In contrast, a contingent worker is usually hired under a ‘contract for services’ or ‘consultancy agreement’, which details what the job is and how long the worker will be required to complete this. The worker then leaves the organisation on completion. The individual may be re-hired if the need arises at a later date, but each job will be treated as an entirely separate contractual agreement on each occasion.

The contingent worker is usually classed as ‘self-employed’ rather than ‘employed’, whereby they are running their own business for themselves and take responsibility for its success or failure. As such, a person is generally classed as a ‘contingent worker’ if:

  • They have a contract for services where they agree a fixed price for their work with their customer or client based on bids or quotes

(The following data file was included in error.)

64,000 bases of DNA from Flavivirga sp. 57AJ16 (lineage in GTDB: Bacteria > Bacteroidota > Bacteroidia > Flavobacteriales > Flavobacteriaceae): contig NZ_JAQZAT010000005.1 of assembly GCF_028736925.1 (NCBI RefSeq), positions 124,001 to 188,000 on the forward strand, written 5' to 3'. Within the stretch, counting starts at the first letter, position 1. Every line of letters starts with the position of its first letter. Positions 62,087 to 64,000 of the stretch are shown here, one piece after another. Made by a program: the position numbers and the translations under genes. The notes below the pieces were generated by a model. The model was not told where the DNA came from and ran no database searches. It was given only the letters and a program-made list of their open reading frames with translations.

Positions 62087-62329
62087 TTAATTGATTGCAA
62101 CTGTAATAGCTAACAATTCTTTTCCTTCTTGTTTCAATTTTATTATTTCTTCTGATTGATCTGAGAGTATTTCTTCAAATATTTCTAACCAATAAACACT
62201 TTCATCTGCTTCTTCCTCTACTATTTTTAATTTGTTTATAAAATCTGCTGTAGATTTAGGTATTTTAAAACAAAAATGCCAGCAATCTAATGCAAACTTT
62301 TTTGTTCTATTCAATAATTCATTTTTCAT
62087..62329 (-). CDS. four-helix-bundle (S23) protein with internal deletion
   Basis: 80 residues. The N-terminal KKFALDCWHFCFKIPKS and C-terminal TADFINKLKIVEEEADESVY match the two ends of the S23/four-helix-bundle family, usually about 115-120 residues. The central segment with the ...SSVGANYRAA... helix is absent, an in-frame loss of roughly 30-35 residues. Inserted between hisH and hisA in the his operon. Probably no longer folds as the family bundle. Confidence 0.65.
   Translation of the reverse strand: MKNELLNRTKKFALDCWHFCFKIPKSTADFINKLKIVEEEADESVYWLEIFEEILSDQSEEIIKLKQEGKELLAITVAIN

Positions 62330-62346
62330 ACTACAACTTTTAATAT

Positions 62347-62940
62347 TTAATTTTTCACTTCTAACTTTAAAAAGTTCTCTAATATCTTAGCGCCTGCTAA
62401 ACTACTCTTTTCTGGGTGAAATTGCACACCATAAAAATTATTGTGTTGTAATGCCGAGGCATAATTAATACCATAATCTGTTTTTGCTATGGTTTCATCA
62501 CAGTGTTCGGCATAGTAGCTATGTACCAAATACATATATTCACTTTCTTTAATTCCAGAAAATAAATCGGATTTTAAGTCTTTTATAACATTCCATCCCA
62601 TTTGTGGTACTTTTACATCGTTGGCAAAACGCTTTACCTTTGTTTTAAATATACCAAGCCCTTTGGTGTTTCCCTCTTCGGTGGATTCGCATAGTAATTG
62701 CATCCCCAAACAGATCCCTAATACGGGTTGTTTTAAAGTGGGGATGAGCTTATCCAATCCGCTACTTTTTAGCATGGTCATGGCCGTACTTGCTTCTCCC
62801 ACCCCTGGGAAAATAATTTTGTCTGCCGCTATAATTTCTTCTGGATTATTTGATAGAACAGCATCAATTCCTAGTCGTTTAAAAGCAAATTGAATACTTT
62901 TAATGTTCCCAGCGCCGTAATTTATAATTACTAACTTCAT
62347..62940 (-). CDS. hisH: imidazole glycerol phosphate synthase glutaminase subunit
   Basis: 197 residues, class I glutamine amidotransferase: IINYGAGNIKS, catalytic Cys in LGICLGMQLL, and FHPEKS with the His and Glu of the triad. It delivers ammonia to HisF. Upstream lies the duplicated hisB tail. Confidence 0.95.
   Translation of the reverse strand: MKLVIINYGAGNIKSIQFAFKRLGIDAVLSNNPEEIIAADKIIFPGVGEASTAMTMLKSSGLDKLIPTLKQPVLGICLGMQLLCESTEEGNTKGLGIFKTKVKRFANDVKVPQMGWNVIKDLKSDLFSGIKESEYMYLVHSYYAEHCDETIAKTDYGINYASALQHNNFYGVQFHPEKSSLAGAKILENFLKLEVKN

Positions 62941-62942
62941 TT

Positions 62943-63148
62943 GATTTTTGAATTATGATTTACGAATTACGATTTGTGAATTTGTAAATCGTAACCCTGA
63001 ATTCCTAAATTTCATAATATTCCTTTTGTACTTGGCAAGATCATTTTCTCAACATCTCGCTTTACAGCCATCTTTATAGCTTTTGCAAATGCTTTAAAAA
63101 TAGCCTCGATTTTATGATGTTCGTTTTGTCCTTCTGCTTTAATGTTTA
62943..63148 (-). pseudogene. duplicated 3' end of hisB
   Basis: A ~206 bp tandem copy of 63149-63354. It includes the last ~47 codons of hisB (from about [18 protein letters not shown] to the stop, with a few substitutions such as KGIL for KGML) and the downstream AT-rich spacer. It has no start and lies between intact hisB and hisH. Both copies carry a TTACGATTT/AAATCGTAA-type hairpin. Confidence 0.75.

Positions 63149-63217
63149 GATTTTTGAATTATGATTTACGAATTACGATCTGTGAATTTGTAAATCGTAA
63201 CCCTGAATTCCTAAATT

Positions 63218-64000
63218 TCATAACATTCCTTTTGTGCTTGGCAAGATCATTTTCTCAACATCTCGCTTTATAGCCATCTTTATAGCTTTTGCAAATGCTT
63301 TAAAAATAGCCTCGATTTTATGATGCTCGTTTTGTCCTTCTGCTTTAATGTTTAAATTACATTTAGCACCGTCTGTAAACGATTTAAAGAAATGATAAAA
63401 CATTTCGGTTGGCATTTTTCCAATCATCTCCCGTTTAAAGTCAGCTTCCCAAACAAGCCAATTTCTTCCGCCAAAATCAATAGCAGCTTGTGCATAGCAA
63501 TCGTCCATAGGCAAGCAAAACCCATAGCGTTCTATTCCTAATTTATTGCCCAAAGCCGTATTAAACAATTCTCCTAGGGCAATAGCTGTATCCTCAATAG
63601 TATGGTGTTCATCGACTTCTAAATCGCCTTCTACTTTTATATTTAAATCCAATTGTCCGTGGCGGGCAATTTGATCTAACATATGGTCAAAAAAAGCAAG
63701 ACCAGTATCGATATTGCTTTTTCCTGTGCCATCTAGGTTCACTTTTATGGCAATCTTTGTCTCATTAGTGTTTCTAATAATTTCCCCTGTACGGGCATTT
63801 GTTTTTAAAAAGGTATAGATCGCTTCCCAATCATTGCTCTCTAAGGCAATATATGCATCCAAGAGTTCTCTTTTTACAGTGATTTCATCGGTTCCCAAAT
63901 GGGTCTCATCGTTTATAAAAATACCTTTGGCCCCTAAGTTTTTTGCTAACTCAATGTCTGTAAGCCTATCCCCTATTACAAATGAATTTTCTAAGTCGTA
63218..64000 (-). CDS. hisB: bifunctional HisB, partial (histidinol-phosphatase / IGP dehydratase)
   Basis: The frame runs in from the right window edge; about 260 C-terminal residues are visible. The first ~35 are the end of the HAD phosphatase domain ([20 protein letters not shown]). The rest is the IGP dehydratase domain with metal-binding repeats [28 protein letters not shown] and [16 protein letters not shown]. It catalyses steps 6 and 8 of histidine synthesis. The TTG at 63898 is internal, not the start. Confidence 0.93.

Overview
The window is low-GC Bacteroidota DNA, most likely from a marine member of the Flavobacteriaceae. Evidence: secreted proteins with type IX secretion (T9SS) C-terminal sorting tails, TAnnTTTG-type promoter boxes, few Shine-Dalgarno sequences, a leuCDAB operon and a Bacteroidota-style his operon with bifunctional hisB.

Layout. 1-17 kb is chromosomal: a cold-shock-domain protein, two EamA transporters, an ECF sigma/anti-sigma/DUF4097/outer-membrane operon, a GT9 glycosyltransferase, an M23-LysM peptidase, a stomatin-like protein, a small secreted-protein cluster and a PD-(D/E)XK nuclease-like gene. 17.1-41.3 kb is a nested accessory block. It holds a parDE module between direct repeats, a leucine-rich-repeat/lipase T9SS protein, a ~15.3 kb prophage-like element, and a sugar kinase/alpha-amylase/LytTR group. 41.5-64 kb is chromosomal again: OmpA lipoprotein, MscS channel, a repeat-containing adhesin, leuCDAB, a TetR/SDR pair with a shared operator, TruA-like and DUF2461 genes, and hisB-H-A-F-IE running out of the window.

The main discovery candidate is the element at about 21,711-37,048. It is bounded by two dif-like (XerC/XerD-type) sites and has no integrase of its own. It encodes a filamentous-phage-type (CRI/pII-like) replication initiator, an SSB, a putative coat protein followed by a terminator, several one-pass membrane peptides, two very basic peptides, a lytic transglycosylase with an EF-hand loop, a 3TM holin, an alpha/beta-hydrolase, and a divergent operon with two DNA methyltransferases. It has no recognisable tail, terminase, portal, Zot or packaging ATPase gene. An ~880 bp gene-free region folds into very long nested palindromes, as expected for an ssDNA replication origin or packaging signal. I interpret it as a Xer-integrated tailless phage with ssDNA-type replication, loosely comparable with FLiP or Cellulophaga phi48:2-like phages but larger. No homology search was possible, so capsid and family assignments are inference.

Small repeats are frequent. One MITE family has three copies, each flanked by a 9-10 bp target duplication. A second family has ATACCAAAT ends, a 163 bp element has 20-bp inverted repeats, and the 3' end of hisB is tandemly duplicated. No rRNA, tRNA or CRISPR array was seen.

• They can decide what work they do and when, as well as where or how to do it, subject to completing this within an agreed contractual schedule and within other set parameters
  • They do not get holiday, sick pay, or maternity/paternity pay, when they are not working
  • They can usually hire someone else to do the work
  • They are not under direct supervision when working, where the focus is not on how the work is completed but on the results
  • They are responsible for fixing any unsatisfactory work in their own time
  • They usually use their own money to buy business assets, cover running costs, and provide tools and equipment for their work
  • They can work for more than one customer or client
  • They submit invoices for the work they have done, where they are responsible for paying their own tax and National Insurance
  • They cannot join the business’s pension scheme

 

The business’s procedures in relation to redundancy, and disciplinary and grievance matters, do not apply to contingency workers.